In a post-partisan Wisconsin we must work together rather than fire off our muzzle loaders over anything that makes us different. Every one of us wants tax reforms, educational reforms, and smarter ways to make the state attractive to the next generation of businesses – regardless of which side of the fence we say we’re on during an election.

As Americans, we will never agree about everything, but divided by labels and side issues we won’t get much done. Setting aside differences to find common ground is just common sense.

That’s the message of this new president, but it’s a message as old as the Republic: the struggle for a more perfect Union. E Pluribus Unum: out of many, one. Let’s get to work.

I'm going to give them a couple of weeks after the Inauguration and then it's, sigh, back to Gettysburg.


hiho
Mp

7 comments:

John Foust said...

B&K couldn't resist.

Mpeterson said...

Ha! Nice one John.

But y'all are going to have to stop confusing me -- a green-eyed socialist -- with liberalism.

... or anyway, Owen is. :^D

hiho
Mark

Anonymous said...

That Boots & Kittens site is a real hoot! You sure nailed it, John Foust.

Mpeterson said...

and some resistance from the community in a letter to the editor:


Who’s the un-civil warrior?


In his Jan. 10 column, “Time to stop fighting the un-Civil War,” Mark Peterson wrote, “... we must work together rather than fire off our muzzle loaders over anything that makes us different.” He also wrote, “... but divided by labels and side issues we won’t get much done.”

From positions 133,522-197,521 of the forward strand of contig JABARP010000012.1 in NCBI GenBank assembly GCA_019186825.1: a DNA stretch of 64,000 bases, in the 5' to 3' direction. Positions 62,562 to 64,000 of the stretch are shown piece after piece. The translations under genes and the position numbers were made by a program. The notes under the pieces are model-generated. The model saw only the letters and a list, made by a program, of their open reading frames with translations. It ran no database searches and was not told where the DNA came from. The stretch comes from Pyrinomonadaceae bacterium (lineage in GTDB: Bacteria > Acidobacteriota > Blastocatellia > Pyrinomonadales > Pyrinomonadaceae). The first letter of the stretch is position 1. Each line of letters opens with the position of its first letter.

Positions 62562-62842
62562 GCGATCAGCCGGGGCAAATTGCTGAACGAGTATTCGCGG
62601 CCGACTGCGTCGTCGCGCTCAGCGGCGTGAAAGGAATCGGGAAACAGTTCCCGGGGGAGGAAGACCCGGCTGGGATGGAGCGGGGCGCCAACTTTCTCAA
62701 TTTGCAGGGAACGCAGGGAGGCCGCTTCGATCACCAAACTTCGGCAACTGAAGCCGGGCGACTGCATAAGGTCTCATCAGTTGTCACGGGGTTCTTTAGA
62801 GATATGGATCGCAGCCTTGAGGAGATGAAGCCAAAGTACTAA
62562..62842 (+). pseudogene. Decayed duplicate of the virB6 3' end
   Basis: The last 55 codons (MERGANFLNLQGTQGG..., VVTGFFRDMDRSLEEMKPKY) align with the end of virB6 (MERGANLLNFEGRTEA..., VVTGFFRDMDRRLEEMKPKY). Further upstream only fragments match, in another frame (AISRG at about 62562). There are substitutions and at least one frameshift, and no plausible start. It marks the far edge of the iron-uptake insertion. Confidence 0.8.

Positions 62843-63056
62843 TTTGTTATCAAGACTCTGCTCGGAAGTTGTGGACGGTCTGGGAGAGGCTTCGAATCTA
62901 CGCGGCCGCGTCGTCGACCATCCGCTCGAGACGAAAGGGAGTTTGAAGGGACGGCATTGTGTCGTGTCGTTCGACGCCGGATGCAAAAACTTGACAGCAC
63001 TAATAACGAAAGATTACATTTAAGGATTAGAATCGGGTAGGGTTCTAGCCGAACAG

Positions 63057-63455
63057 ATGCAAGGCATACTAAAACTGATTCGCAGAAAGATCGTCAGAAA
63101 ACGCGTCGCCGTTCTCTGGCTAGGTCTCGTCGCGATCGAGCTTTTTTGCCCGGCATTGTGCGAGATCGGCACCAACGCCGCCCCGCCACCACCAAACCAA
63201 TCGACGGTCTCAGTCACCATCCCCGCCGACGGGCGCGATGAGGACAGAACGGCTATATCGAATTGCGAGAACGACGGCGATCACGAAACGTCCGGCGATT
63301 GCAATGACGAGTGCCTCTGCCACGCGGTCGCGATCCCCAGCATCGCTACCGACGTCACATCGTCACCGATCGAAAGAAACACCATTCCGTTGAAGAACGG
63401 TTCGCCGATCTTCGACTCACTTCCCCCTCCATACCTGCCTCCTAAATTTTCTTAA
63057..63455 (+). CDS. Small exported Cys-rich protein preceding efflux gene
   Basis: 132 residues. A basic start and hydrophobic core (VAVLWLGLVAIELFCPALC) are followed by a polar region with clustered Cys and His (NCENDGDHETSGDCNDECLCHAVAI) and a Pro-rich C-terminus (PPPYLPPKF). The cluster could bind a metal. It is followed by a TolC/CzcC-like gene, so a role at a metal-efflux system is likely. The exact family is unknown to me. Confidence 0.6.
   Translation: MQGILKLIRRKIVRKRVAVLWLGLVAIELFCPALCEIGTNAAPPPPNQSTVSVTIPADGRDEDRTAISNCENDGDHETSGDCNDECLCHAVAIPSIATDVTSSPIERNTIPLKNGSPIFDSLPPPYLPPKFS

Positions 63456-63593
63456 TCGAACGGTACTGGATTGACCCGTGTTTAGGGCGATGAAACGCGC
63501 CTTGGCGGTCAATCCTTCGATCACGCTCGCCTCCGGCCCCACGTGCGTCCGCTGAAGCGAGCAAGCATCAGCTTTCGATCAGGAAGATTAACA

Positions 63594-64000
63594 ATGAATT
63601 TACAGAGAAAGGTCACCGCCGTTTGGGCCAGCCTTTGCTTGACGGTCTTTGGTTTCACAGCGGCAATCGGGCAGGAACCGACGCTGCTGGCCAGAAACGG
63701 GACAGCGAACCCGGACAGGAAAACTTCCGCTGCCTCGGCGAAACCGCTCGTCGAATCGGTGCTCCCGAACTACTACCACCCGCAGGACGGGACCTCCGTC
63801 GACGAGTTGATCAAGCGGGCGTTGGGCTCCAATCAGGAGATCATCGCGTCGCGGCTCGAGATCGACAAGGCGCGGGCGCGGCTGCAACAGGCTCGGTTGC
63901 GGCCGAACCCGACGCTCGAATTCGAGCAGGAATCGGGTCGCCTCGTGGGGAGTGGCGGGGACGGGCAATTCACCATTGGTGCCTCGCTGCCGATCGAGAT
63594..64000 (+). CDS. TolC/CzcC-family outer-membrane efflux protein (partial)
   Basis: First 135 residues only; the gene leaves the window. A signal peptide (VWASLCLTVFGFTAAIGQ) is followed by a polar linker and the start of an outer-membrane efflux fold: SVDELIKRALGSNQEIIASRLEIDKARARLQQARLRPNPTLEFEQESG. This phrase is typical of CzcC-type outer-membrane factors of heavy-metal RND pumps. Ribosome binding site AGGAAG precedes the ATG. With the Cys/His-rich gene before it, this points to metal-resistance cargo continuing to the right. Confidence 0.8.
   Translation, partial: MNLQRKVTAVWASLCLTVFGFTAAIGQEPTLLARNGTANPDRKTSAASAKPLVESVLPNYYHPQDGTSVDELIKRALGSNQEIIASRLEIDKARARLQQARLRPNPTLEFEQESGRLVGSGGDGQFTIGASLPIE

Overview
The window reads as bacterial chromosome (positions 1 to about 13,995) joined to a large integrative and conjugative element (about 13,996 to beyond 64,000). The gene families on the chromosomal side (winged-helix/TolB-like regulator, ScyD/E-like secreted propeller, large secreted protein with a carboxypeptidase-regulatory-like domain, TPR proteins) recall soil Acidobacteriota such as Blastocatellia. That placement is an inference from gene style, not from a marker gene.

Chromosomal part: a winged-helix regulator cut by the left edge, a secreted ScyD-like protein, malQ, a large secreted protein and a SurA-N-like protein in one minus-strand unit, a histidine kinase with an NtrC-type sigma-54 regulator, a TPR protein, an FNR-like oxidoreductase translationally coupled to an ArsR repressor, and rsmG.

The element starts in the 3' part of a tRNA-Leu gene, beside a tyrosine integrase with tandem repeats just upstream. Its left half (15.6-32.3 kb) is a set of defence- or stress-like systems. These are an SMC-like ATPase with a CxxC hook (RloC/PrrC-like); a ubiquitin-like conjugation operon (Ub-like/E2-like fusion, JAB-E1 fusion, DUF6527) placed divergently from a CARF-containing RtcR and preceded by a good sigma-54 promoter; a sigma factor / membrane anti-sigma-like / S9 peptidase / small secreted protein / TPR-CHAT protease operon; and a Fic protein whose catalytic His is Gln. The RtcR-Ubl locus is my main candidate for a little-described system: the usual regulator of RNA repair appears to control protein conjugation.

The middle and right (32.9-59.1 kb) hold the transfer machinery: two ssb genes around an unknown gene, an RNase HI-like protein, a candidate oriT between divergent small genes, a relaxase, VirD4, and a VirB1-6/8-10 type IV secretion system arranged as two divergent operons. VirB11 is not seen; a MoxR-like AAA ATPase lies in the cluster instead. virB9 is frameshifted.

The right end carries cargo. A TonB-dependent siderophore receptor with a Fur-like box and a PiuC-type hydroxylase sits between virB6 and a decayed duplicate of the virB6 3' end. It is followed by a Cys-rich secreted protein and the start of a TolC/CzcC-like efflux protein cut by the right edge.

Well, it is curious then, in the same article he articulated: “I’ve seen more than a bit of neo-conservative media covering the so-called ‘war on Christmas.’” And he wrote “neo-con state Sen. Glenn Grothman ... .”
So Mark, it is evidently acceptable for you to use name calling and extreme labels as long as everyone else does not?
Would it be useful for someone to use the term radical liberal (as opposite of neo-con) in promoting unity within the context of your article? So we all can get along and put aside our differences as long as we all agree with you? I find that to be a strange philosophy. Culture warriors? Please. The symbols of Christmas are internationally accepted as something positive. If we are going to put aside our differences to find common ground, shouldn’t you go along with something that over 90 percent of our fellow citizens already agree on? I think that is a philosophy we all can agree on. And that is not “reviving hopes long since rendered obsolete” as you so boorishly state.

Gregg Schroeder Richfield

Mpeterson said...

I was completely unaware that "neo-conservative" was name calling. It is in popular currency among so-called conservatives... maybe a column in another few weeks on the historical distinction would be a good idea.

But as for Mr. Schroeder's missing the point -- my fault entirely -- the question isn't whether Christmas is celebrated everywhere in the world, my living room included, but whether the government of the United States should acknowledge it in law. The Constitution explicitly says no.

People who want to argue about this are wasting their time, and ours.

Sorry if I wasn't clearer.

Best,
Mp

Anonymous said...

I found your followup comment when asked about the term "neo-conservative" at the Glenn Grothman site very helpful in understanding what it means - I never saw it defined as such. It seems like 95% of the people who use that term are totally clueless as to what it means. I suggest that you condense those comments & use them as the basis for a future column in the Daily News.

(http://glenn-grothman-watch.blogspot.com/2008/12/glenn-grothman-wrong-on-campaign-reform.html)

Mpeterson said...

Thanks. It's in the works. :^).

I'm still not sure whether I should be surprised that neoconservatives themselves don't know the origins of their own political point of view.